The vivid and clashing colours and the castles and roses style of decoration have also often been assumed to be foreign in origin, but they are part of a long British tradition of working people decorating the vehicles of their trades with impressive carving and art work.

Together with a range of local community groups and the Canal and River Trust, who manage the waterways, the Brighton team have produced multimedia heritage trails that put the boats back into canal heritage.

These local stakeholders hope the trails will tempt locals to walk the canals and reclaim their very special canalside heritage.

The trails are available on the Izi.travel website and mobile app, and will soon be released on a bespoke app, designed by colleagues in the Netherlands. The materials have been uploaded to a database and GIS maps, which can be handed over to local organisations to continue to produce their own heritage itineraries and allow them to capitalise on the unique heritage of Britain’s canal network.

The trails can be found on the project blog:

https://waterwaysheritage.wordpress.com/

Twitter updates: @wwheritage

 

Your country’s air needs you!

“Everyone has a part to play in reducing air pollution that is killing as many as 50,000 people every year in the UK,” says Dr Kevin Wyche, lecturer on our Geography BA(Hons) course.

He was commenting on BBC Sussex Radio about latest figures showing pollution levels in parts of Brighton and Hove remain above EU and UK standards, and how London breached its limits for the entire year only a few days into 2017.

Dr Wyche, who with Dr Kirsty Smallbone launched a £250,000 advanced air quality monitoring station at Falmer in 2015, said reducing pollution was a complex issue: “It’s politically sensitive – should we ban all cars from city centres? It’s not politically favourable for a politician to say that.”

All of us, he said, has a part to play in cutting pollution: “We all like to use our cars and we all have gadgets at home which use electricity which comes from power stations which are pumping out all sorts of different gases and particles into the atmosphere.”

The Joaquin Advanced Air Quality Station (JAAQS), opened by Brighton MP Caroline Lucas, is the first in the UK which can detect harmful nano-sized particles and their gaseous precursors.

Dr Wyche expects to publish its first year’s findings from the station in the next few weeks and there are plans for UK’s first outreach programme taking their work into primary and secondary schools. A website on the station’s work is scheduled to be launched next month. Continue reading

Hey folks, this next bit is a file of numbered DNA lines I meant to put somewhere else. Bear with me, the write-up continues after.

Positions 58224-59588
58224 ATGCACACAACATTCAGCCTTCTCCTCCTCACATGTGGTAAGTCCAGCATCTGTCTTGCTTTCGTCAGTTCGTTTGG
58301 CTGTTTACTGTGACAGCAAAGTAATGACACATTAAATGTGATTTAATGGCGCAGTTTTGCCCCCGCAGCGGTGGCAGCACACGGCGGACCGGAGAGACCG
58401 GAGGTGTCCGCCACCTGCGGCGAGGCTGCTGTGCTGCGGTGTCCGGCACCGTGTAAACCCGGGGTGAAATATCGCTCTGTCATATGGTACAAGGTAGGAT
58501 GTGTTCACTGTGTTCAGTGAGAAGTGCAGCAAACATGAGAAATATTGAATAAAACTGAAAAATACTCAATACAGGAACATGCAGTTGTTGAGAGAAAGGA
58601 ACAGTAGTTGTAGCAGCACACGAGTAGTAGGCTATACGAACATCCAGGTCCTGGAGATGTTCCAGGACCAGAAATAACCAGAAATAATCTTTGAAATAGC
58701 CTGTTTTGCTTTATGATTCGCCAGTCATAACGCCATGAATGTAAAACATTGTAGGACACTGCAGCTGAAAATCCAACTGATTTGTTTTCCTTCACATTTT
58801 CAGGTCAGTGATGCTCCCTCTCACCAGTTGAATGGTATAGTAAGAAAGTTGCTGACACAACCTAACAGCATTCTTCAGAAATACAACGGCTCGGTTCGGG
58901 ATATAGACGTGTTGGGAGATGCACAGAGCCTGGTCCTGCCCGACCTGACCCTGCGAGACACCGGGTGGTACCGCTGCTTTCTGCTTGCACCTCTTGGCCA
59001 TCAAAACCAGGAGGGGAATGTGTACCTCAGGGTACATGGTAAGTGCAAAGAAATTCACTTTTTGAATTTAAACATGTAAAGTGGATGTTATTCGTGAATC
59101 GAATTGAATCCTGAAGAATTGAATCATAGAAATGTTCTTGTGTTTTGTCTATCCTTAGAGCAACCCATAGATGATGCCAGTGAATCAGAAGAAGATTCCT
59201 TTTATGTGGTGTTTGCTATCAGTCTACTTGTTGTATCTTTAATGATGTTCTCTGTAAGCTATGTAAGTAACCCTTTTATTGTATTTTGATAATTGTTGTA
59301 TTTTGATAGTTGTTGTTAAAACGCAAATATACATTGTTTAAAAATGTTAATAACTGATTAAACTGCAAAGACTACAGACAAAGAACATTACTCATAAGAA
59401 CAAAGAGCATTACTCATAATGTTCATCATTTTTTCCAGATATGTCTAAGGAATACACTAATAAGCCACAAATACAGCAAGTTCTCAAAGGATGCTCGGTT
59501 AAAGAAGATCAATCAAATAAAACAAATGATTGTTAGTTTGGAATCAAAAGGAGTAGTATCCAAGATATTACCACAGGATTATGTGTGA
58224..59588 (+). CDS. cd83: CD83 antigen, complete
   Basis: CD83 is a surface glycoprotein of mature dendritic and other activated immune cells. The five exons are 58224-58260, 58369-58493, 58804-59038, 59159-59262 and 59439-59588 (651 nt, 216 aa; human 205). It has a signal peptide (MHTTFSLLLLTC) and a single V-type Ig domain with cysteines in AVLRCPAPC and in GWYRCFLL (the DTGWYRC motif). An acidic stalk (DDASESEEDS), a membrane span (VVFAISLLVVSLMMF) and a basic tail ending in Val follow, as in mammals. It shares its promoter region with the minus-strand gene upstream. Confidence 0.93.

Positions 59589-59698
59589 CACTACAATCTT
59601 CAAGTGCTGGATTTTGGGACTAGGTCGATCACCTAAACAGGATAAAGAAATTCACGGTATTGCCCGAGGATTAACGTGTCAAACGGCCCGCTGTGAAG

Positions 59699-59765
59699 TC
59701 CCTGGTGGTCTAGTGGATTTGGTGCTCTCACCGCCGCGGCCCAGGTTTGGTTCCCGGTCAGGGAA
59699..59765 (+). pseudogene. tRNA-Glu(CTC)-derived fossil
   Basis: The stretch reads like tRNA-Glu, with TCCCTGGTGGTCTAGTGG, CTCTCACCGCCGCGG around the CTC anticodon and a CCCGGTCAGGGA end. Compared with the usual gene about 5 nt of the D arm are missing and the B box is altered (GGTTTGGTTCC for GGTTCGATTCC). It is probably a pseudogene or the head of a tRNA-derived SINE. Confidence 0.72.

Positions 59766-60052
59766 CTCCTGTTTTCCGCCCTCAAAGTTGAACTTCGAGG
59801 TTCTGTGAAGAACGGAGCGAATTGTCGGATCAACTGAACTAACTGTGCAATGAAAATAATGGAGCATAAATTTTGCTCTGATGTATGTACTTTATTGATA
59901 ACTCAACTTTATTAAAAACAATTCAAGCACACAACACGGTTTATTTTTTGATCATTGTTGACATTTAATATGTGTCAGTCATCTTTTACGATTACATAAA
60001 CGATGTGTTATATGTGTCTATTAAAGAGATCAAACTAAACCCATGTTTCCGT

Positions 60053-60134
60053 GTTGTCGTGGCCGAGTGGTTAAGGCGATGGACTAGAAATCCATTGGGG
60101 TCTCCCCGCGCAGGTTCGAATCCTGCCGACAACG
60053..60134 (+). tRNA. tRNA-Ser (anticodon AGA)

Award win

Congratulations to Dr Susie Maidment, senior lecturer in our school, who received the Hodson Award at an awards ceremony this week from the Palaeontological Association.
The Hodson Award is presented to a palaeontologist within ten years of their PhD for notable contributions to the science.
The Palaeontological Association was founded in 1957 and has become one of the world’s leading learned societies in this field. The Association is a registered charity that promotes the study of palaeontology and its allied sciences through publication of original research and field guides, sponsorship of meetings and field excursions, provision of web resources and information and a program of annual awards.

Studying and socialising in our nationally recognised building

estates_cockcroft_aw_048The recent, multi-million pound project transforming the Cockcroft building into a state-of-the-art research, teaching and information building has been recognised in the prestigious Green Gown Awards for 2016.

Our university and the architects we worked with Fraser Brown MacKenna were named Finalist in the Built Environment category for what was one of the largest retrofits of an occupied academic building in the UK.

The transformation was described by judges as “an innovative approach integrating architectural, building services and structure design” which unlocked the environmental potential of the 10,500m2 building using the latest technology.